ADVERTISEMENT
ADVERTISEMENT

Vita Writing for Academic Scientists

Applying for an academic post is considerably different from seeking a job in industry. Hence, the advice given in "Resumé Writing for Scientists” (September 21, 1987) tells only part of the tale. That article may serve those seeking jobs in industry (the resumé writers), but for those applying for an academic position (the vita writers), I suggest the following: DO: List every dollar you have raised by grants, scholarships, gifts and endowments. Include teaching awards y

Ian Phillips

Applying for an academic post is considerably different from seeking a job in industry. Hence, the advice given in "Resumé Writing for Scientists” (September 21, 1987) tells only part of the tale. That article may serve those seeking jobs in industry (the resumé writers), but for those applying for an academic position (the vita writers), I suggest the following:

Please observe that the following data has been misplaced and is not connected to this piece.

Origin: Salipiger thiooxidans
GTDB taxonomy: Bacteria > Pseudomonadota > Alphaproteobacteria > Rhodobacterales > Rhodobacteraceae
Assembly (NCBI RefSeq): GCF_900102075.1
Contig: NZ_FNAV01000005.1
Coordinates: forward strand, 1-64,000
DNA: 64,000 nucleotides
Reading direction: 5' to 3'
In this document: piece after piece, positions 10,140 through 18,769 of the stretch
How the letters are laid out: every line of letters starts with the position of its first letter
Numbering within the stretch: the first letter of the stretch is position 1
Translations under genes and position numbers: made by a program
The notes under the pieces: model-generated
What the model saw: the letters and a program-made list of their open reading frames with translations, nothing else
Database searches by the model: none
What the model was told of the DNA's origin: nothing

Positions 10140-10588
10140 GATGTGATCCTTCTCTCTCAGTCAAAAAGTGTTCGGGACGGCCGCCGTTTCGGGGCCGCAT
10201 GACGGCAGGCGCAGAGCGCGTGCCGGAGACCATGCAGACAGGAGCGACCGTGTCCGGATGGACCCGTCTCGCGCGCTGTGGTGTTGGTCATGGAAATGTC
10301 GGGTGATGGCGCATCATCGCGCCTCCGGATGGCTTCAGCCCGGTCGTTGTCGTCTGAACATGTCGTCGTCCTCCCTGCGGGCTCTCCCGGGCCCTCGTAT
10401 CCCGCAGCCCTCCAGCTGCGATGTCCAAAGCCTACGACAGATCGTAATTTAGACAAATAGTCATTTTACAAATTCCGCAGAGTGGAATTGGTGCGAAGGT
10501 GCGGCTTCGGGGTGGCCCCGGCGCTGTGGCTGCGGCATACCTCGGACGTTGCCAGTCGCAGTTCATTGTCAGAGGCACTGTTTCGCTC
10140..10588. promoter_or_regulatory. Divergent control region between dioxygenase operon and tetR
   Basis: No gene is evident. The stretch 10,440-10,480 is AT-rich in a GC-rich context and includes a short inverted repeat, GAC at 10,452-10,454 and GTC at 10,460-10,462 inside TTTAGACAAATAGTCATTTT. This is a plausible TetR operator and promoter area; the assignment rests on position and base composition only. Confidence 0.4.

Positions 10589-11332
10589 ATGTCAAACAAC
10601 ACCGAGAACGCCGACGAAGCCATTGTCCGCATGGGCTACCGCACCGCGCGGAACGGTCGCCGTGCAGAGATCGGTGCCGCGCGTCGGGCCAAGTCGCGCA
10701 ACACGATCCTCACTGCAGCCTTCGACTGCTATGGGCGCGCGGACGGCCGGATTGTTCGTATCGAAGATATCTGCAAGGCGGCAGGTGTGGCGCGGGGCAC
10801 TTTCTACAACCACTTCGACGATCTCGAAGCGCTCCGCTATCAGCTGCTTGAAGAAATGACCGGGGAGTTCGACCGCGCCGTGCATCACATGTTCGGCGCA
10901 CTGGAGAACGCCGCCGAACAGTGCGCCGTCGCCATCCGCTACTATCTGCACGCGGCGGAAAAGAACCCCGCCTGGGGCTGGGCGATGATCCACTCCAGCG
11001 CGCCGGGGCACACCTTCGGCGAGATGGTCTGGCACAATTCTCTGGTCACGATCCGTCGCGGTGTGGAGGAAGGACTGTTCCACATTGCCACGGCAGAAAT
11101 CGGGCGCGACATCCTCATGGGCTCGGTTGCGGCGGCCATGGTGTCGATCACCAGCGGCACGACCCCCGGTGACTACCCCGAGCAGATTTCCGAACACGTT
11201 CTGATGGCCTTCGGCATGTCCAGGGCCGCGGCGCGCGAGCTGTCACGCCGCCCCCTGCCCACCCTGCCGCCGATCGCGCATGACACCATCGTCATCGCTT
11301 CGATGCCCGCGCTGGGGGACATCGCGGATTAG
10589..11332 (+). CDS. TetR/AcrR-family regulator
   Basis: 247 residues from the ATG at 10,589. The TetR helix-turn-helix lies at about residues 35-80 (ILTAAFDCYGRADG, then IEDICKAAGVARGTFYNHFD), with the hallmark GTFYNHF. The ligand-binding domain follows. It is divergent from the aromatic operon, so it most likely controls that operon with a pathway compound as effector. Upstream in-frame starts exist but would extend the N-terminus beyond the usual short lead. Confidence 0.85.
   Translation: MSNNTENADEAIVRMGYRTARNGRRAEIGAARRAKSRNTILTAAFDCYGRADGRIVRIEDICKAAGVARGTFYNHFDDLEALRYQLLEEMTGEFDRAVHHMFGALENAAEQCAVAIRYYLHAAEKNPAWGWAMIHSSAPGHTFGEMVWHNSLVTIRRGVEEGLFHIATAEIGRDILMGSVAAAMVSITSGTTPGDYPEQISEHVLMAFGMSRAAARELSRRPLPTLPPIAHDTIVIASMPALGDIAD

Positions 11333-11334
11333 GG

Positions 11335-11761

DO:

List every dollar you have raised by grants, scholarships, gifts and endowments.

Include teaching awards you have won

Check with your references before including their names on your vita.

DON'T:

Have your vita prepared by a professional printer.

List your hobbies.

Try to give the impression that you have written more papers than you have read.

·Never have your vita prepared by a professional printer. Although form and substance go together, that kind of form immediately makes one suspect the substance. Some of the best applications I have ever seen...

Interested in reading more?

Become a Member of

Receive full access to digital editions of The Scientist, as well as TS Digest, feature stories, more than 35 years of archives, and much more!
Already a member?
ADVERTISEMENT